Our song

It was the 1980s, and we were in an expensive night club with a DJ and dizzying lights and too many people. "No Smoking" wasn't yet a thing, and tobacco stink was stinging my eyes. Me being me, I should've been grumpy and looking for the door, but instead I was having a wonderful time, dancing with April, my first serious girlfriend. She was more serious to me, though, than I was to her.

After dancing, we returned sweaty and ecstatic to our table and drinks, and she shouted to me, "I wish the DJ would play I Melt with You." The place was so loud that I'm the only one who could've heard her, but coincidentally, that song started playing just moments later. We laughed and abandoned our drinks and darted onto the dance floor again.

We both liked that song, and so did everyone else in America. At the beach, at a party, on the car radio or on your Walkman, you couldn't go an hour without hearing it again, and I always wanted to crank up the volume. It's a smile from the first notes.

April, my dance partner that night, eventually dropped me, of course, but she did it gently. No surprise; I was Lyle Lovett and she was Julia Roberts. Even years later, though, it was "our song" to me.

Then a second-rate chocolate company reduced it to an annoying jingle for candy bars. After that, I couldn't hear even a snippet of "I Melt with You" without thinking about chocolate. That's how advertising works, and that's why advertising is a dingleberry on humanity's butt.

Those irritating commercials stopped airing long ago, so is it time to forgive and (try to) forget the candy bars?

The band was a one-hit wonder, and once it was clear that there wouldn't be a second hit, what would you choose — artistic integrity and a lousy job to augment your shrinking royalties, or would you cash that chocolate check to have no financial worries for the rest of your life? Maybe that's what I'd do, too. Make me an offer, and this blog could be Hershey's Diary of a Fat Slob.

During the pandemic, the band got back together to re-record the song, via some elaborate socially-distanced video collaboration. I had to hear it, and it was the first time I'd really listened to that song in years.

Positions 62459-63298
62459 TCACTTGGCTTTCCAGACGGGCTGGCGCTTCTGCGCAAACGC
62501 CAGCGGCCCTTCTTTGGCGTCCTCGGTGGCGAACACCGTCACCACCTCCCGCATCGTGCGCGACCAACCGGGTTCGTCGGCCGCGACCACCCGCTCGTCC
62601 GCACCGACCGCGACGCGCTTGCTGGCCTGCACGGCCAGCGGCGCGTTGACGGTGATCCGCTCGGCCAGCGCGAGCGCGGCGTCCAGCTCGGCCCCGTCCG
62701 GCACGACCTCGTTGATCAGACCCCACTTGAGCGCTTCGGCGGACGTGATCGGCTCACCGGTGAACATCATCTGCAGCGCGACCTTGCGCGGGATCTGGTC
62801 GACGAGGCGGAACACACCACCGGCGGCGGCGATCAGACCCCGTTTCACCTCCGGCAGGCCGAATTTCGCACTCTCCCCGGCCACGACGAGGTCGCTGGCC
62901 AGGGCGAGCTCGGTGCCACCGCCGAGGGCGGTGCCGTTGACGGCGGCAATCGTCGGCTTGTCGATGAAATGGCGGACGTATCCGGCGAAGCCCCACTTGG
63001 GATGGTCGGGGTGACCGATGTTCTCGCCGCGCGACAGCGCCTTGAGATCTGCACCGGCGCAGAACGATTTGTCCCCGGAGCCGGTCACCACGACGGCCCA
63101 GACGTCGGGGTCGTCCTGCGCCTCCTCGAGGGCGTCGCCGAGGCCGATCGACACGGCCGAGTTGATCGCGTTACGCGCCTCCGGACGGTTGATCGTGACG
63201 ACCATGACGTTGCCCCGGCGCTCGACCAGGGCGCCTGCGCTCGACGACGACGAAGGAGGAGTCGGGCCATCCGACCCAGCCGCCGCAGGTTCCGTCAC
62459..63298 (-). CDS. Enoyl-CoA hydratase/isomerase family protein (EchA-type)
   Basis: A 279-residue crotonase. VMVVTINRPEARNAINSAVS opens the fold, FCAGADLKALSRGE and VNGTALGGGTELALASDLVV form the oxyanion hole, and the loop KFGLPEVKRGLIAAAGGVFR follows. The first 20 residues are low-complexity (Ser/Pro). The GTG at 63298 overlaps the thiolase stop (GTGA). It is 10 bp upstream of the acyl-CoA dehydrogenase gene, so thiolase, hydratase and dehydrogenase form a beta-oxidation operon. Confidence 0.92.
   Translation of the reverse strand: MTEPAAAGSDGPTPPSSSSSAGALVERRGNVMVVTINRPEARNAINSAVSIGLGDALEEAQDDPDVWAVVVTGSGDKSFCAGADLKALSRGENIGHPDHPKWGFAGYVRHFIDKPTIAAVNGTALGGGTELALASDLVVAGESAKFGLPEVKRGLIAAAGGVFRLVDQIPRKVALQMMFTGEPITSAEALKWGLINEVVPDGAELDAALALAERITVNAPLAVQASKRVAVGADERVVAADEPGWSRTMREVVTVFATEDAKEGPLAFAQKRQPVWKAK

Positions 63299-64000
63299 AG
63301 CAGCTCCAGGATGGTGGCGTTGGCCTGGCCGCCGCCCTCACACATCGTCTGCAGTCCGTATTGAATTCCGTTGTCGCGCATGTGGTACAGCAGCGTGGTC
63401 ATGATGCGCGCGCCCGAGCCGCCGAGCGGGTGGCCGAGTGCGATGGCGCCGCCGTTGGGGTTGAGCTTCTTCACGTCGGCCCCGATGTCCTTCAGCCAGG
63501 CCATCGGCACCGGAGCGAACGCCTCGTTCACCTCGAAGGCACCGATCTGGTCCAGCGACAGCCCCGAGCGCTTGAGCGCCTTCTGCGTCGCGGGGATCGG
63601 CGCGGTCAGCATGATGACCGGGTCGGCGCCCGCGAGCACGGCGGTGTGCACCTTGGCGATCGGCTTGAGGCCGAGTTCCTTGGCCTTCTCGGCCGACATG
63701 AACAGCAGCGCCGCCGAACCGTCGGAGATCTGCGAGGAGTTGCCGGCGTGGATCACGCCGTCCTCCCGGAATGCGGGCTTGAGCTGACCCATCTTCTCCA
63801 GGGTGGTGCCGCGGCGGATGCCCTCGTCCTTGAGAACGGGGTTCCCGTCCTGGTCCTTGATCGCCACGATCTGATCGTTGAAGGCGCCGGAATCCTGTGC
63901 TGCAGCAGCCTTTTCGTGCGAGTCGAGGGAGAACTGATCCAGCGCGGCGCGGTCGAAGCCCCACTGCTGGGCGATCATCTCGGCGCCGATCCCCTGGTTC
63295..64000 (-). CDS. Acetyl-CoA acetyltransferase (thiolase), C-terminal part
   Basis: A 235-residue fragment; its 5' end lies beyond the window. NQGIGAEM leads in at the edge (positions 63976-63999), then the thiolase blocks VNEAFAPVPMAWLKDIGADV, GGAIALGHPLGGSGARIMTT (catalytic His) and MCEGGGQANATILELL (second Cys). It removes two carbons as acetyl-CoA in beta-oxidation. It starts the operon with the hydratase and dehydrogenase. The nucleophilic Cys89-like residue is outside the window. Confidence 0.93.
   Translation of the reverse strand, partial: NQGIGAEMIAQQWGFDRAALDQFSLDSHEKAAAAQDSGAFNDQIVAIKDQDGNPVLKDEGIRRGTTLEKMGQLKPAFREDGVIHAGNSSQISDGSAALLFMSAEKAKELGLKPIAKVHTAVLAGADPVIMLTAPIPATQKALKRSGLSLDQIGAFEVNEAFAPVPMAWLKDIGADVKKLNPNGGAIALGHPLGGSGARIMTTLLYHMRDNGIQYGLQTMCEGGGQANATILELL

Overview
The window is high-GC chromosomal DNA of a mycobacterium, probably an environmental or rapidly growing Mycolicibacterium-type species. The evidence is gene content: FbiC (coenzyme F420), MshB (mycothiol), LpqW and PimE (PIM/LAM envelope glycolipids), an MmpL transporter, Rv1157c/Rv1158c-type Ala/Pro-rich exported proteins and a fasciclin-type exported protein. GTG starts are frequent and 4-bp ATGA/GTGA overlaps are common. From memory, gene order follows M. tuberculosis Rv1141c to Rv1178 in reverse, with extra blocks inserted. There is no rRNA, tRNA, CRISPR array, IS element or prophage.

Suddenly I was young and only slightly pudgy, and all of yesterday morning I melted into it, and then for another six hours late in the afternoon. Maybe I'll grow weary of hearing it over and over again, but — not yet. First thing this morning, I hit 'play' and 'repeat', and again it's making me smile.

Even without my misty memories of that woman, a bad mood is simply impossible while listening to that song. I'm listening to as I write this, of course, and hope you're listening to it as your read.

If a better piece of bubble-gum pop-music has ever been made, name that tune. I'm nominating "I Melt with You" by Modern English as the most purely perfect pop tune ever recorded.

Pay attention to the lyrics, though — it's a bubbly, buoyant song about making love as World War III explodes all around. When nuclear weapons obliterate all humanity, I'll melt with you...

And now I'm remembering the restaurant where we ate dinner that night, and the club where we danced afterwards, and the dress and perfume she wore, and her sweet smile as she swayed to this song. 

She's a great-grandmother now, three times over, as wrinkled and gray and flabby as I am, but to me she'll always be young and beautiful.

I'll stop the world and melt with you
I've seen some changes
But it's getting better all the time

There's nothing you and I won't do
I'll stop the world and melt with you

The future's open wide ...



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  1. Captain HampocketsMay 28, 2021 at 4:02 PM

    >If a better piece of bubble-gum pop-music has ever been made, name that tune

    Here's something I wrote about 8 years ago on this subject :


  2. It's a damn fine piece of rock'n'roll, no argument. I have a cover of it I wish I could share, but I can't figure out how to post audio — some unknown band singing the song very politely, with all the anger excised. Sacrilege, of course.

    And you're a terrific writer, man.


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